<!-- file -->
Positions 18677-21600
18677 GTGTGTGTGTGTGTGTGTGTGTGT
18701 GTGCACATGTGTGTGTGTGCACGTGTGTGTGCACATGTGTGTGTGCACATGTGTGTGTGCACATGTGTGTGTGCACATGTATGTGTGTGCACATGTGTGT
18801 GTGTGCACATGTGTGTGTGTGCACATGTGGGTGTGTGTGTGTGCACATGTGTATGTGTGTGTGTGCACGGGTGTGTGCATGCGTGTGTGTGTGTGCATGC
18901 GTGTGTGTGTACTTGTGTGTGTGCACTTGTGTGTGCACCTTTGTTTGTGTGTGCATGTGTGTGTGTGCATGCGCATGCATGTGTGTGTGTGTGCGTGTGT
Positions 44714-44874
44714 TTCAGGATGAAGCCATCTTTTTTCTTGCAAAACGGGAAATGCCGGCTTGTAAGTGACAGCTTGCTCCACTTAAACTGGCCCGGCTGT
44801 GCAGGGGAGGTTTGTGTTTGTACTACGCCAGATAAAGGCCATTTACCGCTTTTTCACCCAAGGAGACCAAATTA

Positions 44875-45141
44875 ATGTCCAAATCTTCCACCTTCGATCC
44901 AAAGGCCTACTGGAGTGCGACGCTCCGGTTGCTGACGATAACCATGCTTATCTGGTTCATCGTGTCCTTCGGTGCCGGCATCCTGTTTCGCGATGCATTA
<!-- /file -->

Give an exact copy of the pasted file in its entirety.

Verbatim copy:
Positions 18677-21600
18677 GTGTGTGTGTGTGTGTGTGTGTGT
18701 GTGCACATGTGTGTGTGTGCACGTGTGTGTGCACATGTGTGTGTGCACATGTGTGTGTGCACATGTGTGTGTGCACATGTATGTGTGTGCACATGTGTGT
18801 GTGTGCACATGTGTGTGTGTGCACATGTGGGTGTGTGTGTGTGCACATGTGTATGTGTGTGTGTGCACGGGTGTGTGCATGCGTGTGTGTGTGTGCATGC
18901 GTGTGTGTGTACTTGTGTGTGTGCACTTGTGTGTGCACCTTTGTTTGTGTGTGCATGTGTGTGTGTGCATGCGCATGCATGTGTGTGTGTGTGCGTGTGT
Positions 44714-44874
44714 TTCAGGATGAAGCCATCTTTTTTCTTGCAAAACGGGAAATGCCGGCTTGTAAGTGACAGCTTGCTCCACTTAAACTGGCCCGGCTGT
44801 GCAGGGGAGGTTTGTGTTTGTACTACGCCAGATAAAGGCCATTTACCGCTTTTTCACCCAAGGAGACCAAATTA

Positions 44875-45141
44875 ATGTCCAAATCTTCCACCTTCGATCC
44901 AAAGGCCTACTGGAGTGCGACGCTCCGGTTGCTGACGATAACCATGCTTATCTGGTTCATCGTGTCCTTCGGTGCCGGCATCCTGTTTCGCGATGCATTA